Brexit extension granted: Warning over hardening of border

L-R Sinn Fein MEP Matt Carthy, Michelle ONeill, EU chief negotiator Michel Barnier, Mary Lou McDonald and MEP Martina Anderson, during a previous meeting in Brussels.
L-R Sinn Fein MEP Matt Carthy, Michelle ONeill, EU chief negotiator Michel Barnier, Mary Lou McDonald and MEP Martina Anderson, during a previous meeting in Brussels.

Chief Brexit Michel Barnier was yesterday told that the EU needs to ensure there is no hardening of the Irish border a head of the EU granting the UK a further extension until Hallowe’en to sort out its position on Brexit.

Sinn Féin MEP Martina Anderson has said the EU needs to ensure the Good Friday Agreement is protected in its entirety, ahead of Barnier meeting with DUP leader Arlene Foster MEP Dianne Dodds and other senior pro-Brexit figures Owen Patterson and Iain Duncan Smith today.

Speaking before the extension was granted by EU leaders on Wednesday night Martina Anderson said: “I met today with the EU’s Chief Brexit Negotiator, Michel Barnier, on the 21st anniversary of the signing of the Good Friday Agreement, to remind him of the absolute need for it to be protected from the Brexit chaos.

“Ahead of the Brexit negotiations, the EU negotiators were mandated to protect the Good Friday Agreement in all its parts and to ensure no hardening of the border on the island of Ireland.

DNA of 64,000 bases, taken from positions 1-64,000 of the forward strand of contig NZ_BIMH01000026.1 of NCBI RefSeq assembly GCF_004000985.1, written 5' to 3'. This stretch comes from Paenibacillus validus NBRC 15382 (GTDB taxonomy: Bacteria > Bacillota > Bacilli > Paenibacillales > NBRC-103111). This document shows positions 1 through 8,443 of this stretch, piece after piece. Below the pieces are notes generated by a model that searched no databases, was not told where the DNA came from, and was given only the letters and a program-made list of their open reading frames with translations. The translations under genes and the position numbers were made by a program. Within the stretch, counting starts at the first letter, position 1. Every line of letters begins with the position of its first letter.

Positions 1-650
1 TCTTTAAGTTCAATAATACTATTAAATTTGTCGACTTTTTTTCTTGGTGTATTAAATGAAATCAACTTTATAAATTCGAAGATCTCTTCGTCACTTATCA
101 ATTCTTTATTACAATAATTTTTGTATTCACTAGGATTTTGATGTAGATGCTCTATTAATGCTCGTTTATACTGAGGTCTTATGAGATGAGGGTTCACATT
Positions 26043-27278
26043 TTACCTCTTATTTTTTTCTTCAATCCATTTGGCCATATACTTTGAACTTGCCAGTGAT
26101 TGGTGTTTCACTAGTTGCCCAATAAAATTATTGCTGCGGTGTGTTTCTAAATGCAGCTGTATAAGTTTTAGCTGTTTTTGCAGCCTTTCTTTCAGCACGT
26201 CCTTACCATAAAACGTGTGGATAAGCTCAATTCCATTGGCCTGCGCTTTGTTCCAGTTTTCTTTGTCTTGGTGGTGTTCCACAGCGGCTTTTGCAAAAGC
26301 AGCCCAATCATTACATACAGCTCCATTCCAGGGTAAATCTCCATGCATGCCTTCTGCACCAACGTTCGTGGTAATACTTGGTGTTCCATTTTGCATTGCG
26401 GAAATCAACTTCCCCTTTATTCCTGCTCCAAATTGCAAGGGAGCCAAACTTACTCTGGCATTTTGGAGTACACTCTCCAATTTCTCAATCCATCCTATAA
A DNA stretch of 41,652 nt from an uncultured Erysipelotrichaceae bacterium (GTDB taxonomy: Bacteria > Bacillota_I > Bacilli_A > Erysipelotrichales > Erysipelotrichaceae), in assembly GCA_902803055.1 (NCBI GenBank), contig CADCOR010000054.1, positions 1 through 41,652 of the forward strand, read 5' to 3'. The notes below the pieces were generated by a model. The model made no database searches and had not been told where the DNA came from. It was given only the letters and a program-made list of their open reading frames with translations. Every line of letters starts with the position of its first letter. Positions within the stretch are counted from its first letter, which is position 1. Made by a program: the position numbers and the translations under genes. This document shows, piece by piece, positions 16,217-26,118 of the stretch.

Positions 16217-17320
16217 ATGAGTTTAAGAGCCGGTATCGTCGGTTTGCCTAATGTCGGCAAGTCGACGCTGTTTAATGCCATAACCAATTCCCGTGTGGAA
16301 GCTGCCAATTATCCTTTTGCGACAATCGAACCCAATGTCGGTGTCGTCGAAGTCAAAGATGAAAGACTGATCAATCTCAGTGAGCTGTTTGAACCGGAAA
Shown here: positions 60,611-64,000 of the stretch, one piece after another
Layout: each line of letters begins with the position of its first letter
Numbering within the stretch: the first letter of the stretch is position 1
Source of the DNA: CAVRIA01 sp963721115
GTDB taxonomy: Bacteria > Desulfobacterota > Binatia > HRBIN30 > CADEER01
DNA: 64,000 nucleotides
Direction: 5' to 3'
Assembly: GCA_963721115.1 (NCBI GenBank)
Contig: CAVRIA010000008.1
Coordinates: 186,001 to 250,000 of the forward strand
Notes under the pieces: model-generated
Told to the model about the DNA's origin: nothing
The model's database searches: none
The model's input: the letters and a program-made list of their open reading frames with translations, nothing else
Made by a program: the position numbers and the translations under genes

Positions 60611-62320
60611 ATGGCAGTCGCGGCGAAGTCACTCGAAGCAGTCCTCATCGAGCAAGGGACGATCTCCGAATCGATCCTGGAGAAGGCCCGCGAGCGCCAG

“Now as EU leaders meet to discuss a possible extension to Article 50, it is more important than ever that those positions are maintained.

“As the clock ticks closer to a disastrous crash-out Brexit, I made it clear to Michel Barnier and his team that the north cannot be allowed to become collateral damage to the reckless Tory Brexit agenda.

“The EU has a responsibility to ensure the Good Friday Agreement is protected that there will be no hardening of the border – something that would be totally unacceptable, particularly to those living in border communities.

“The British government has shown its disregard for the Good Friday Agreement and the impact Brexit will have on Ireland.

“Now as we enter into a crucial phase of the Brexit process it is time for the EU and the Irish government to stand up and ensure the Good Friday Agreement is protected and partition is not reinforced by Brexit.”